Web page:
Why We Still Need to Talk About Race

Song, Miri (2017) Why We Still Need to Talk About Race. Ethnic and Racial Studies, 41 (6). pp. 1131-1145. ISSN 0141-9870. E-ISSN 1466-4356. (doi:https://doi.org/10.1080/01419870.2018.1410200) (Access to this publication is currently restricted. You may be able to access a copy if URLs are provided)

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Abstract

While the use of the term ‘racism’ is more ubiquitous than ever, many official bodies and people shrink from the concept of ‘race’. Our understandings of racism are increasingly divorced from historical understandings of race and racial difference. This reluctance to use the term race, especially in official surveys and other forms of data collection, is problematic, as it makes it difficult to differentiate among disparate kinds of ethnic and racial experiences. In order to resuscitate a more specific and measured understanding of racism, we must continue to talk and write about race, rather than avoiding reference to this very troublesome concept. The growth of interracial unions and multiracial people in Britain (and many other Western societies) highlights the difficulties of not using racial terminology. An avoidance of ‘race’ undermines our ability to engage in clear and meaningful measures of difference, as well as our ability to challenge racisms.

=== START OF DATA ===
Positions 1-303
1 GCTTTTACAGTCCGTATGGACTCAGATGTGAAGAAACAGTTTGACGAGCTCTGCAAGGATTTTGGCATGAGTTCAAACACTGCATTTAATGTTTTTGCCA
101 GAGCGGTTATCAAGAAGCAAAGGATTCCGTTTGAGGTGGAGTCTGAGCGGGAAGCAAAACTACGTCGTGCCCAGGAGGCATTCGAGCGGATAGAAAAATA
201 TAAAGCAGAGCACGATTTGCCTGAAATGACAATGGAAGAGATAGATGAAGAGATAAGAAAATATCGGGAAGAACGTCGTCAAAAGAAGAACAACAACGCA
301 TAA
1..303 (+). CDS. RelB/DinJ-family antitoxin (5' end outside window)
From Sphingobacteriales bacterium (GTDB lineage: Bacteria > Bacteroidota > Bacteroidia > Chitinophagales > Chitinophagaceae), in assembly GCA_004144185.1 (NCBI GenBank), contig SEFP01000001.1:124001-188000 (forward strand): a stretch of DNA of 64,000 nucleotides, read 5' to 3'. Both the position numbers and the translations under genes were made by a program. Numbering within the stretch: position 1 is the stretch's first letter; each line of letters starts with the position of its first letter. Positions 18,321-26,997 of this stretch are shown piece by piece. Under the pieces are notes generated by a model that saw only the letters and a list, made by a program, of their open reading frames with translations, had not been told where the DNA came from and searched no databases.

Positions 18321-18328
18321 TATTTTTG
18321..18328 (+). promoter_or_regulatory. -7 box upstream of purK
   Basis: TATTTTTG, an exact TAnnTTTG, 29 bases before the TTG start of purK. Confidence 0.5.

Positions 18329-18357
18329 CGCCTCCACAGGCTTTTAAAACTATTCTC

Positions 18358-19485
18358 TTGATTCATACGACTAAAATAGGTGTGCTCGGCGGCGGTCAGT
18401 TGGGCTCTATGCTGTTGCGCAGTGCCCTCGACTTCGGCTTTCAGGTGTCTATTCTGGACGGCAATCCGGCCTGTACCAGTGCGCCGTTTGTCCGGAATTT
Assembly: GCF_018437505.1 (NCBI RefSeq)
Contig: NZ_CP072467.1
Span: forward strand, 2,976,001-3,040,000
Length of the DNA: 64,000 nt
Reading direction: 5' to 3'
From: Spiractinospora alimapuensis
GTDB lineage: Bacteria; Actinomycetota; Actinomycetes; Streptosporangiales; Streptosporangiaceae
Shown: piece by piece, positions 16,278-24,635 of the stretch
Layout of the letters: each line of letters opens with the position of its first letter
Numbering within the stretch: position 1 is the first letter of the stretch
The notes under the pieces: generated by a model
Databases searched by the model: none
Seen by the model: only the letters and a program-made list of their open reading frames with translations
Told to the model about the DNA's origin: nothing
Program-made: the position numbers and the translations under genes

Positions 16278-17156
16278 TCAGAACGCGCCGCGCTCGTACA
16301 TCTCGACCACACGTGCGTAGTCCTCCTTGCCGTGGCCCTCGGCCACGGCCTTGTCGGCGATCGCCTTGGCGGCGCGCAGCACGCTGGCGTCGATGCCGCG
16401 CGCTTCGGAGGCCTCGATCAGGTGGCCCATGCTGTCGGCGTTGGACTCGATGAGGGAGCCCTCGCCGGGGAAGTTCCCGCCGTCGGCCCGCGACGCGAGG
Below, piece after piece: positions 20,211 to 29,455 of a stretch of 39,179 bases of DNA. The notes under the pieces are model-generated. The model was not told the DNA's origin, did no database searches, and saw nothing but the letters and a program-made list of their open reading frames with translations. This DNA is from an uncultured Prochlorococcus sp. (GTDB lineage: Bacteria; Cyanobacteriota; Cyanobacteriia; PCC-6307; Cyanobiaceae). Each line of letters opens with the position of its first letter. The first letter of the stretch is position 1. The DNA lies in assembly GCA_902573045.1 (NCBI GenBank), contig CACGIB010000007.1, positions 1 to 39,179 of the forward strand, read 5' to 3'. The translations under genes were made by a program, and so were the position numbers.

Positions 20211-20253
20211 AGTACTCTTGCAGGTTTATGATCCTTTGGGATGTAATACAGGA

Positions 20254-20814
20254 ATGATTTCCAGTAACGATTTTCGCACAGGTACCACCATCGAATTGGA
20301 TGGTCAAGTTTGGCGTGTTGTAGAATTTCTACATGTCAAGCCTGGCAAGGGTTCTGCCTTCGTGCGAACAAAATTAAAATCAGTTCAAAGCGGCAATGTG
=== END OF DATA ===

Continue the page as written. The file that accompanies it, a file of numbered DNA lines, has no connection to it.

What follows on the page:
Item Type: Article
Uncontrolled keywords: Race, racism, ethnicity, interracial unions, multiracial people, Britain
Subjects: H Social Sciences
Divisions: Faculties > Social Sciences > School of Social Policy Sociology and Social Research
Depositing User: Miri Song
Date Deposited: 09 Nov 2017 08:48 UTC
Last Modified: 25 May 2018 12:48 UTC
Resource URI: https://kar.kent.ac.uk/id/eprint/64328 (The current URI for this page, for reference purposes)
Song, Miri: https://orcid.org/0000-0003-1764-4905
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